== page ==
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Mechanical Engineering

Scientists use Nanotechnology to resist wear

In a recently published study, scientists at the Indian Institute of Science, Bangalore, are addressing one of the biggest challenges faced by many appliances - wear and friction due to usage. Wear and friction affects the lifetime of industrial equipment, which directly correlates with the profitability of the business. The teams of researchers, led by Prof. M.S. Bobji at the Department of Mechanical Engineering are now experimenting with alumina based nanocomposite coating for wear resistance.

Living on the edge – shape affects cell movement

You may have thought that the cells in your body are stationary, sitting in fixed locations and forming the tissues and organs of your body. Research has shown however that the cells within the body actually do a lot of moving. Cells move for a variety of reasons - during wound healing when healthy cells around a damaged area move to cover up the wound, or in diseases such as cancer where cancerous cells spread from organ to organ.

An Indian Cyrocooler for Space Applications

Have you ever wondered how the images taken by the Hubble Space Telescope can reveal galaxies and stars which are many light years away? The Telescope itself is subject to intense cycles of hot and cold as it revolves around the earth, but seldom falters in its performance. The fantastic high resolution images taken by the Hubble telescope have Cryogenic Technology to thank, for keeping their imaging sensors working well.

Bursting droplets give new insights into making fuels better and less polluting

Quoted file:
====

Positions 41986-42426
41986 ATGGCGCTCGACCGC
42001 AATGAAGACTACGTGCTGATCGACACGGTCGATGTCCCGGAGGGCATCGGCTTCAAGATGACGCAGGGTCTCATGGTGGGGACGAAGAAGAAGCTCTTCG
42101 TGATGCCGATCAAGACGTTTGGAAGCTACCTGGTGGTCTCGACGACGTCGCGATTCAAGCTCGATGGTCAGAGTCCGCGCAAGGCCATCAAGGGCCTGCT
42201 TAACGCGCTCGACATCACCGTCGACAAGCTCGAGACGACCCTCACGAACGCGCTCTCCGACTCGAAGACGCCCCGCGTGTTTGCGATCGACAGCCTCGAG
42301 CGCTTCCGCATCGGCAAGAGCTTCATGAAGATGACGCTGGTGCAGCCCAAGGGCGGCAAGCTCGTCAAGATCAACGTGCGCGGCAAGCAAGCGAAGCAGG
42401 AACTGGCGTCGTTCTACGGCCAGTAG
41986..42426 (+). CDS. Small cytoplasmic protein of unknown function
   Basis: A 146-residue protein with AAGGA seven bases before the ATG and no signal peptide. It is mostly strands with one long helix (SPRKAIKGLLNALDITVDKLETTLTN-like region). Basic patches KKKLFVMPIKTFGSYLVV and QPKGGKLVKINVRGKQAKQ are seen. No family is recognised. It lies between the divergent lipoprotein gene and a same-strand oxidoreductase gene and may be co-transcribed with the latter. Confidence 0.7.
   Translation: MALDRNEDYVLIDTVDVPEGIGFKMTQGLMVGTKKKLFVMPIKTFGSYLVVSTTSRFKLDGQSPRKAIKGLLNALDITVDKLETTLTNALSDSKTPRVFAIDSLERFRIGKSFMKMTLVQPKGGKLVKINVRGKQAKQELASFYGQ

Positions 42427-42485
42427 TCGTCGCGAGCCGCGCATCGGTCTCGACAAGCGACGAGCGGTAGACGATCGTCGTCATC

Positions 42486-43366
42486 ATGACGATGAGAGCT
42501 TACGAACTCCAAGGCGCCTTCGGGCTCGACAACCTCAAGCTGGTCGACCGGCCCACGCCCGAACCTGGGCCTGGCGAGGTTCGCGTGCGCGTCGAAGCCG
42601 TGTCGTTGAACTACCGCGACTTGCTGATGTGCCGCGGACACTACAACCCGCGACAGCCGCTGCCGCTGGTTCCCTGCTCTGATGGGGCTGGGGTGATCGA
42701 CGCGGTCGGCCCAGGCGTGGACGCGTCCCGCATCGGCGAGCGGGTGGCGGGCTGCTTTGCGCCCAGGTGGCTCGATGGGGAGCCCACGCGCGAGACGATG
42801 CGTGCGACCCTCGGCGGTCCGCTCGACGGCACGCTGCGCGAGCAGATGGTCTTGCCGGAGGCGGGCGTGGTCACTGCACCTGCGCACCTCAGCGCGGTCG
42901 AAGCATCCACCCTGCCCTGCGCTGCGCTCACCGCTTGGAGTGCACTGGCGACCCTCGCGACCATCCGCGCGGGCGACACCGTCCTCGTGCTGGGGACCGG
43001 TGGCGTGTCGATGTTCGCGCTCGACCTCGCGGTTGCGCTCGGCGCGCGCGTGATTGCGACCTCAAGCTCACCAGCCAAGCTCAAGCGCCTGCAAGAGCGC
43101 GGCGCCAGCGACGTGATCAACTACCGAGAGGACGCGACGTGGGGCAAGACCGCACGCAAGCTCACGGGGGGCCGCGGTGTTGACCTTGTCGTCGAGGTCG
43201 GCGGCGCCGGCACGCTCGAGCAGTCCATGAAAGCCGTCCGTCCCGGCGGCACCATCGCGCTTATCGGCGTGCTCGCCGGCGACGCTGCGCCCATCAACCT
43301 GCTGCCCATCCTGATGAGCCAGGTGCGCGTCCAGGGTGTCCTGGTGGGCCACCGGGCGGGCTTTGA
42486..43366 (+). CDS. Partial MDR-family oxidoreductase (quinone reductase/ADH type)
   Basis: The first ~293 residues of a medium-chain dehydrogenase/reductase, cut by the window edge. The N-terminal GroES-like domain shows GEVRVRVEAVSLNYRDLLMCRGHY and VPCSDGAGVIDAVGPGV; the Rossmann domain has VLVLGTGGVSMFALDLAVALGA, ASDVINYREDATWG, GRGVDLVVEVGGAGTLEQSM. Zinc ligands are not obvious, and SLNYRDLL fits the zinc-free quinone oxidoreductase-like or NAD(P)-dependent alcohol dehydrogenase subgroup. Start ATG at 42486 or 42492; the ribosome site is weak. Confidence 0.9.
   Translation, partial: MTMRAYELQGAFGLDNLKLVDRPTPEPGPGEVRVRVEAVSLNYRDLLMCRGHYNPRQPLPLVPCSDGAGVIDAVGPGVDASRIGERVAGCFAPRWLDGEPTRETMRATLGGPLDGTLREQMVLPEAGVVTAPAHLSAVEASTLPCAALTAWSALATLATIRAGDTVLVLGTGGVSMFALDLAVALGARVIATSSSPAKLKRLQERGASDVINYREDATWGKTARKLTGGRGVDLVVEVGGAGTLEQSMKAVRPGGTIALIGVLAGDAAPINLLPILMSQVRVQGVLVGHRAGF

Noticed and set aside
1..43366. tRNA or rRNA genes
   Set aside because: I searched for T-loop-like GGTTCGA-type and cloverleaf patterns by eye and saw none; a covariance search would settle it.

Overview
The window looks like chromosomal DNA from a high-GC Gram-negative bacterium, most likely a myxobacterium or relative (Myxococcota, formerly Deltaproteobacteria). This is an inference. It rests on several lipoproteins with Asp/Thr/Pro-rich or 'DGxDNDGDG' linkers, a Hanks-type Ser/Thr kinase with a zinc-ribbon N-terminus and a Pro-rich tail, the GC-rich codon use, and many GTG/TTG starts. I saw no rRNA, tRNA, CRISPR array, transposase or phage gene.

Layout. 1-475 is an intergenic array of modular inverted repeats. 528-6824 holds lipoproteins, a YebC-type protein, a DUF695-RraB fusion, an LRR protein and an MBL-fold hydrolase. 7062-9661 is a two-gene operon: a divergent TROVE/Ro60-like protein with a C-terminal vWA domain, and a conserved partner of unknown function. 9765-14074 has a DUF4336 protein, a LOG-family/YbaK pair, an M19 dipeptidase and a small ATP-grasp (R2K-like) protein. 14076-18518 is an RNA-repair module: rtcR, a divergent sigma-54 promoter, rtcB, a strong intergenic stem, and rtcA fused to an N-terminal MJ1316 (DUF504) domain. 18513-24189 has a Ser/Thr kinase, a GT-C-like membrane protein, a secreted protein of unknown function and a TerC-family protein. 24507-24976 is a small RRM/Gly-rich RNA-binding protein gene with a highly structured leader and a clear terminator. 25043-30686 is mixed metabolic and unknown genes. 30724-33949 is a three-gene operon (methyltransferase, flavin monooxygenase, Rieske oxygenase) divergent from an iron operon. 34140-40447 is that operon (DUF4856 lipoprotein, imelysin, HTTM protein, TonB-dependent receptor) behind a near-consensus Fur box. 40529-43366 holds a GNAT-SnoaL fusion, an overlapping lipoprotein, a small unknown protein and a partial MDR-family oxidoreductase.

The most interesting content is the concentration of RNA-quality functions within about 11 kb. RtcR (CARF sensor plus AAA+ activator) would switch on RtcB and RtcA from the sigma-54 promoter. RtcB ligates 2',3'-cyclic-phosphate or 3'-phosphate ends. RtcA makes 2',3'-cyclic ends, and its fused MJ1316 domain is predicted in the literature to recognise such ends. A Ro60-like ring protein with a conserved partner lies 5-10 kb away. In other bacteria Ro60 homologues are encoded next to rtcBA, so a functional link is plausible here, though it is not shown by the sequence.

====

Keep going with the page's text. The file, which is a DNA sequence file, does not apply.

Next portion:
By studying how individual droplets of fuels, loaded with nanoparticles behave, researchers have found a way to extract more energy from fuels and make them less polluting. This is a significant insight because our fossil fuel resources are depleting, and also our usage of available fuels is adversely affecting environment. The study was carried out by researchers from the Department of Mechanical Engineering, Indian Institute of Science, Bengaluru.

A mobile robot that does not slip

Robotic engineers at IISc have designed a wheeled mobile robot that can move in a stable manner on an uneven terrain with minimal slipping. Prof. Ashitava Ghosal from the Department of Mechanical Engineering, Indian Institute of Science, Bangalore and Dr. Tharakeshwar Appala from SSJ Engineering College, Hyderabad have successfully demonstrated a prototype of an “autonomous mobile robot” that can travel in a straight line, make turns and also switch lanes on bumpy terrain, without the risk of falling off and with minimal slip.

Improved solar trackers for better solar energy harvesting

Researchers from the Indian Institute of Science have developed an improved version of a device that can track and orient mirrors, also called heliostats, towards the Sun. These tracking devices are important components of large scale solar thermal power plants, and are not new. But, the new version, developed at the Indian Institute of Science, is lighter, cheaper, remains stable even in strong winds, and of course, is better at tracking the sun.

Virtual reality machines to train endoscopists better

Engineers from the Indian Institute of Science have developed an endoscopy simulator that simulates the effect of physical contact. In the long run, this technology can be made economical and can be used to train endoscopists by providing them an immersive training environment.